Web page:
```
from skimage.io import imread
# Also works in multiple dimensions
movie = imread("cellsmovie.tif") # shape (1000, 1024, 1024)
movie_start = movie[1:100] # First 100 frames only
```

### Resizing your image

Scikit Image can be used to easily resize images. There are three main functions in `skimage.transform`

:

`rescale`

to scale up/down by a certain factor`resize`

to scale up/down to a certain size`downscale_local_mean`

to scale down with local averaging to prevent artefacts

For example, we can use rescale to increase the size of an image by 3 times

```
from skimage.transform import rescale
img = imread("cells.tif")
img_rescaled = rescale(img, 3, order=1)
```

The `order`

parameter (valid range 0 to 5, default is 1) defines the interpolation used to generate the new pixels. A value of 0 means no interpolation (i.e. just take each pixel and generate a 3×3 grid with the same intensity). Values above 0 mean to interpolate linearly (order = 1), bi-linearly (order = 2), bi-quadratically (order =3) and so on.

We can use `resize`

in the same way, but we specify a target shape

```
# Shrink the image to 100 x 100
image_small = resize(image, (100, 100))
```

## Image histograms

One of the most common operations that you may do with images is manipulating their histogram. But let’s not get ahead of ourselves, what is an image histogram? It is simply a plot of the distribution of pixel intensities in the image.

The image above shows a simple 5×5 4-bit raster image. On the right, we see the histogram, showing that there are 6 pixels with intensity 0, no pixels with intensity 1 to 3, 3 pixels with intensity 4 and so forth.

Histograms are a great way to check the quality of your image. For instance, below are histograms for three images; the top one is underexposed, as most pixels are dark, and only a fraction of the dynamic range is used. The bottom image is overexposed; a lot of pixels have a value of 255, which we cannot really interpret, as they may all have got different brightness, but the detector on the camera was saturated and they cannot be distinguished. The middle histogram shows the best situation, where all the dynamic range of the image is used.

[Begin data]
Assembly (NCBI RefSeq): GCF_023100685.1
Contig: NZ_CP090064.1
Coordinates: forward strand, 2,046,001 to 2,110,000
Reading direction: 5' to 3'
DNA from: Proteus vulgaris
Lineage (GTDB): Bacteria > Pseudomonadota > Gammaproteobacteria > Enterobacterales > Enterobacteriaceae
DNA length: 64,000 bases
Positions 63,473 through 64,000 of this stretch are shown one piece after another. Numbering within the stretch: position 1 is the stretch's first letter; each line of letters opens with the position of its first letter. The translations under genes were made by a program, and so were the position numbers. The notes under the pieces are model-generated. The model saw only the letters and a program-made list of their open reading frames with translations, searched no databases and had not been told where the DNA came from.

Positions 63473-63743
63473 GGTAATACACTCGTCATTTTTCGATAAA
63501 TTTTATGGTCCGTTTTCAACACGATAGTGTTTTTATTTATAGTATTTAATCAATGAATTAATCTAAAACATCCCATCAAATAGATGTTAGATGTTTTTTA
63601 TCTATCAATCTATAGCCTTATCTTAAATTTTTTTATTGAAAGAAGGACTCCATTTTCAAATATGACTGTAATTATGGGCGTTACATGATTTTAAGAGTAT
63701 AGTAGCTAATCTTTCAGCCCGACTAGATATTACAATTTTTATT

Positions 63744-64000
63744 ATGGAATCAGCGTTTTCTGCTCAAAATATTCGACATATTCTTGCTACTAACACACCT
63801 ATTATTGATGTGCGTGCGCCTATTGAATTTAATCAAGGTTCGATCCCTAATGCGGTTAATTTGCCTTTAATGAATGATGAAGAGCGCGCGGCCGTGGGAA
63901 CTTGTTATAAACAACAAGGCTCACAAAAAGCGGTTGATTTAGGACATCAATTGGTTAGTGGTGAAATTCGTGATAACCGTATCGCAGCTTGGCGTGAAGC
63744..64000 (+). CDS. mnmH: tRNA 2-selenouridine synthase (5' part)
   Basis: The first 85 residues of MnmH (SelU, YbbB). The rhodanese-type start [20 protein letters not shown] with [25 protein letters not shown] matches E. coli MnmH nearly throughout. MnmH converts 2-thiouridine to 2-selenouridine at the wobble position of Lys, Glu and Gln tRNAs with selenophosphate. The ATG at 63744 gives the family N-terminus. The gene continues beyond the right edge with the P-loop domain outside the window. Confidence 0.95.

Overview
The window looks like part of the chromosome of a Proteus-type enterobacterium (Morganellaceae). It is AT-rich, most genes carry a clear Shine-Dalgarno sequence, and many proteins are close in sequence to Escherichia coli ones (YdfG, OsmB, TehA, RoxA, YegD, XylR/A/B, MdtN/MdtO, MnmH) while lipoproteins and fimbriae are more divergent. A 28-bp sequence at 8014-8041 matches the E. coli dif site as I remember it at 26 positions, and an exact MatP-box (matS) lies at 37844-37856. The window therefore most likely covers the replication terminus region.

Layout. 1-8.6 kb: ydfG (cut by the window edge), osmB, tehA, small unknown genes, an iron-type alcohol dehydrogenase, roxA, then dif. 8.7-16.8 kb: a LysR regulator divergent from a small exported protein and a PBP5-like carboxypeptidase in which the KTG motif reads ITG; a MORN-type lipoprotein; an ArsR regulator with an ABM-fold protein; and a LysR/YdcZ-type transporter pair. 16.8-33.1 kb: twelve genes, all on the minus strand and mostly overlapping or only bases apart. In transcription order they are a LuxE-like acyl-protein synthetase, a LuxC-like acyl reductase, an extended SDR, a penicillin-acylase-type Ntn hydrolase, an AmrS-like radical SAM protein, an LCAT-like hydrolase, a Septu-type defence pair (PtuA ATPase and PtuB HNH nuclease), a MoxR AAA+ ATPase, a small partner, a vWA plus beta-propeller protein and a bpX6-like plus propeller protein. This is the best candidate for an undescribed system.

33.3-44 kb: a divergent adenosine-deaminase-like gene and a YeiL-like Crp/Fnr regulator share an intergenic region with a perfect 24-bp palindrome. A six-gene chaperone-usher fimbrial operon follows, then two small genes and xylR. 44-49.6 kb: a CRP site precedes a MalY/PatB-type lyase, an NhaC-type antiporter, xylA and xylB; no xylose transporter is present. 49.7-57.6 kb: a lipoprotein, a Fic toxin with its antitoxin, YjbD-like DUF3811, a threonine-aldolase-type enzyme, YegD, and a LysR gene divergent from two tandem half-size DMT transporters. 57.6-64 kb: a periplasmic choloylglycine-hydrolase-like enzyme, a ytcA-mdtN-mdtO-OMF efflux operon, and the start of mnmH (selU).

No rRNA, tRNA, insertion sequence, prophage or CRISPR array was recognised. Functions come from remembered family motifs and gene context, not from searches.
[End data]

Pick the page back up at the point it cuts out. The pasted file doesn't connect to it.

Plotting a histogram is really easy using the `hist`

function in Matplotlib.

```
from skimage import imread, imshow
import matplotlib.pyplot as plt
nuclei = imread("nuclei.tif")
imshow(nuclei, cmap="gray")
plt.hist(nuclei.ravel(), bins=range(255))
plt.show()
```

## Manipulating histograms

The `exposure`

submodule of Scikit Image has tools to manipulate image histograms, for instance in order to increase the contrast of an underexposed image.

### Histogram stretching

A simple technique to increase the contrast of our image is to stretch the histogram. So, if the pixels in an 8-bit image are between 0 and 50, we are not using the possible information

between 50 and 255. If we have an image with intensity limits $m_{im}$ and $M_{im}$, and want to stretch its histogram to $m_{str}$ and $M_{str}$ we can apply the following pixel-wise

$$I_{out} = (I_{in} – m_{im})(\frac{M_{str}-m_{str}}{M_{im}-m_{im}} + m_{str})$$

This is implemented in `exposure.rescale_intensity`

, so you don’t have to worry about coding it yourself!

```
from skimage.exposure import rescale_intensity
img = imread("nuclei.tif")
# Stretch the histogram!
img_stretch = rescale_intensity(img, in_range=(0, 100))
```

Since we may not know the input range in advance, we may use Numpy to calculate it.

```
import numpy as np
from skimage.exposure import rescale_intensity
img = imread("nuclei.tif")
# Get the 2nd and 98th percentile of the intensity as our range.
p2, p98 = np.percentile(img, (2, 98))
img_stretch = rescale_intensity(img, in_range=(p2, p98))
```

### Histogram equalisation

While histogram stretching is a simple linear transformation of the histogram, equalisation increases image

contrast by spreading the most common intensity values in the image in the possible intensity range. It does so by flattening the cumulative density function (CDF) of the histogram. Given the probability of a pixel to have intensity $i$ (with $i$ between 0 and the maximum pixel value

$M$)

$$p_x(i) = p(x=i) = \frac{n_i}{n},\quad 0 \le i < M$$

The CDF is defined as

$$\text{CDF} = \sum_{j=0}^i p_x(x=j)$$

We can easily equalise the histogram of an image using `skimage.exposure.equalize_hist`

.

```
from skimage.exposure import equalize_hist
img = imread("cells.tif")
img_eq = equalize_hist(img)
```

This is what the histogram and its CDF (the red line) look like before and after equalization.

Other more sophisticated equalization strategies exist, such as adaptive histogram equalization (AHE) which computes several histograms of different regions of the image to improve local contrast. This tends to increase the noise in areas with low contrast. Contrast Limited Adaptive Equalization (CLAHE) solves this by reducing the amount of contrast enhancement. This is implemented in the `skimage.exposure.equalize_adapthist`

function.

And that’s it for today! Hopefully, this post should have given you some initial insight on how Scikit Image can help with image analysis. The next part will deal with image filters, so stay tuned!